The rest of what is known or said about him is mostly the best guesses that art historians can make given what they see in his paintings and know about the time in which he lived.

There are many sites with information about de la Tour, but there is little info about his life. Most of the sites give information about his style; they venture guesses about his influences; and they talk about the paintings that can be attributed to him.

De la Tour is in many museums around the world. Here are a few, but there are many more.

The Penitent Magdalen
Oil on canvas
The Metropolitan Museum of Art, New York

The Met, as it is affectionately called, is a must see if you are ever in New York.

The Dream of St Joseph
c. 1640
Oil on canvas
Musee des Beaux-Arts, Nantes (France)

The Card Sharp with the Ace of Clubs.
c. 1620-1640
Oil on canvas
Kimbell Art Museum, Fort Worth, TX, USA
There are several versions of this painting, another is at the Louvre.

The Musician's Brawl
about 1625 - 1630
Oil on canvas The Getty Trust (currently on view at
The Getty Center Los Angeles)

Thursday, November 2, 2006

Portrait Contest

If you haven't signed up for the Portrait Contest yet, you may be wondering why you should.

So, I thought I would share with you some of my portrait work.

Check out more examples of my portraits and other art work!

And don't forget to send me an email with your contact info to register for the portrait contest.

Wednesday, November 1, 2006

November Readings/Sightings

Thursday, November 2, 7pm, San Diego: Book Reading and Signing at Mysterious Galaxy Bookstore, 7051 Clairemont Mesa Blvd. Suite #302, Tel: 858.268.4747.

Sunday, November 12, 2pm, Corte Madera: Reading/Signing (A Sisters in Crime Event) at Fall Fest of Books at Book Passage, 51 Tamal Vista Blvd., (415) 927-0960. Directions here.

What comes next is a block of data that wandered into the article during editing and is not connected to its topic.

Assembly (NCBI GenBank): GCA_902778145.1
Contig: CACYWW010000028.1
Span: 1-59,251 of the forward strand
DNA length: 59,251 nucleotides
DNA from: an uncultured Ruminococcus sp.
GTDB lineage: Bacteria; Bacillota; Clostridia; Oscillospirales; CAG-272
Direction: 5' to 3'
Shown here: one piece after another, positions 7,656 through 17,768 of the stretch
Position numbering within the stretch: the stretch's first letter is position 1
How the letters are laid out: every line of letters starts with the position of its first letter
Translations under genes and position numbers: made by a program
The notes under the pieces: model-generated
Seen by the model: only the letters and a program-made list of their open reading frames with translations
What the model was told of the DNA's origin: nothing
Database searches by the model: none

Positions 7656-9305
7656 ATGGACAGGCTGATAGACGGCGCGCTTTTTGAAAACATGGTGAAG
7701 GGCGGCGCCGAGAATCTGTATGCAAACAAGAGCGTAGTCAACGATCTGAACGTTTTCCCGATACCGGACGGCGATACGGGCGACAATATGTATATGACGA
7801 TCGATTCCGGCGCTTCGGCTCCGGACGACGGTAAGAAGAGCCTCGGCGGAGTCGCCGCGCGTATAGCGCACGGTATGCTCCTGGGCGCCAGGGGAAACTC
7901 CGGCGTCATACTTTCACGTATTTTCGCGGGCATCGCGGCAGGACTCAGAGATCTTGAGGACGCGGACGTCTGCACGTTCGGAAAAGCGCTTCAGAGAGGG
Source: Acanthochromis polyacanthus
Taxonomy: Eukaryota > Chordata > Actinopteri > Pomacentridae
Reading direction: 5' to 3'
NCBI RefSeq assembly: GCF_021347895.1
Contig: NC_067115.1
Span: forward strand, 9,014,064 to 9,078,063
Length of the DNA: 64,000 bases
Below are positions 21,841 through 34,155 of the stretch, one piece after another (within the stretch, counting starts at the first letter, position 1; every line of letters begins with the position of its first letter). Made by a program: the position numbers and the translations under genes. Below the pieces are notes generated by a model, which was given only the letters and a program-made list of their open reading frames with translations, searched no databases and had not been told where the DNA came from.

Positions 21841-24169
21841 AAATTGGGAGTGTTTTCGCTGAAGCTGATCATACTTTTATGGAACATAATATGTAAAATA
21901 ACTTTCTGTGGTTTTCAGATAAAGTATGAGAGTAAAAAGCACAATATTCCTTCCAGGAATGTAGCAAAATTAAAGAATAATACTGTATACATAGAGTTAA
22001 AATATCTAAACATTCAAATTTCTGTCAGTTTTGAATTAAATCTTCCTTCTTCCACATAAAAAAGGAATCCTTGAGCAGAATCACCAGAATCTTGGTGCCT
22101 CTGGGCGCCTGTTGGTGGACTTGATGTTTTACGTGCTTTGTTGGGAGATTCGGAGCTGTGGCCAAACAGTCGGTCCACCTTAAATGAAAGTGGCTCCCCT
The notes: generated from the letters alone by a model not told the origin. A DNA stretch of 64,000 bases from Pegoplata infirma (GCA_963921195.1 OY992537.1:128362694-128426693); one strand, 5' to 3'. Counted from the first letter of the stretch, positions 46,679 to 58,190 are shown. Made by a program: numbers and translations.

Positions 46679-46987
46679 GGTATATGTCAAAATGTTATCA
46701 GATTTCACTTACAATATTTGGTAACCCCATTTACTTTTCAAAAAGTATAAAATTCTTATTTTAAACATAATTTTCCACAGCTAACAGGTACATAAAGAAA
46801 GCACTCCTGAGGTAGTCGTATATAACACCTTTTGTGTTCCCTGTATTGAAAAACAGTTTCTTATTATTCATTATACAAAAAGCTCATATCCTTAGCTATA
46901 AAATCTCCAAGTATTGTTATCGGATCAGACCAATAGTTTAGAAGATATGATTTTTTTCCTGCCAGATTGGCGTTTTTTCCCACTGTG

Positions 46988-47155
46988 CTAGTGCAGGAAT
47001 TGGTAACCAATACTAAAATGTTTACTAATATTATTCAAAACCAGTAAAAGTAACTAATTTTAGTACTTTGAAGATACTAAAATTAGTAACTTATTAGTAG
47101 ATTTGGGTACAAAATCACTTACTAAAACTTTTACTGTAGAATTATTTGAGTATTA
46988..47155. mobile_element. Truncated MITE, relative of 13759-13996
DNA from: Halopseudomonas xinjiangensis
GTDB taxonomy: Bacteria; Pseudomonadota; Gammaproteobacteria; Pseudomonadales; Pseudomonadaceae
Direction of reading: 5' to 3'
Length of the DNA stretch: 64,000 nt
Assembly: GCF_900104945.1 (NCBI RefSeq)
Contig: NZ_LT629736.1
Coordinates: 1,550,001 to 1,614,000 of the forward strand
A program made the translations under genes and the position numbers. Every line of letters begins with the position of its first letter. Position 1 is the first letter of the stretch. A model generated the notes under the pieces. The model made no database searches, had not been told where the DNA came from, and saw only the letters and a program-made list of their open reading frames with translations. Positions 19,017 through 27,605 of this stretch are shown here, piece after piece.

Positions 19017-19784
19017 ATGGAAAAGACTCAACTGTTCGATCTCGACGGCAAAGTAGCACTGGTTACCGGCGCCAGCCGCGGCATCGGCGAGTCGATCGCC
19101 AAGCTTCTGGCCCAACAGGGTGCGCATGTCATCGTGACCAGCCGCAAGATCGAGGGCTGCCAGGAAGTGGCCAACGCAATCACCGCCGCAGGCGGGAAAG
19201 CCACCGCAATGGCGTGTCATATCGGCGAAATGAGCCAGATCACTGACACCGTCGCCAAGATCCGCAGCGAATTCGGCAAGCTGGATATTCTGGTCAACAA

Thursday, November 16, 7pm, Alameda: Book Discussion and signing at Spellbinding Tales, 1910A Encinal Avenue

Don't forget to enter the PORTRAIT CONTEST. It only takes a minute to send me an email!! Also, check in at for all the latest and greatest news. We are adding links and fun stuff regularly!

Tuesday, October 31, 2006

Heading south...

First stop: SAN DIEGO

Would love to see you there!

Thursday, November 2, 7pm, San Diego: Book Reading and Signing at Mysterious Galaxy Bookstore, 7051 Clairemont Mesa Blvd.Suite #302

Tel: 858.268.4747


Monday, October 30, 2006


The Chapel of the Chimes at night is a sight to behold...for those of you who missed walking through at night, viewing the stars through the skylights, and looking for spirits, here are a few pictures (of the place in the daylight):

Sunday, October 29, 2006


I hope to see you all tonight at the GHOST WALK!

The Chapel of the Chimes is an incredible place. If you have never visited, tonight's event with Sisters in Crime is a great opportunity to see this building rebuilt with designs by Julia Morgan.

For the history buffs, you might want to check out the politicians buried at Chapel of the Chimes. There are other famous and noteworthy people buried at the Chapel. There really is something for everyone at this MUST SEE!

If you can't get out to the GHOST WALK tonight, and you are local, you will want to make a trip sometime. The Chapel sponsers events monthly including a guided tour.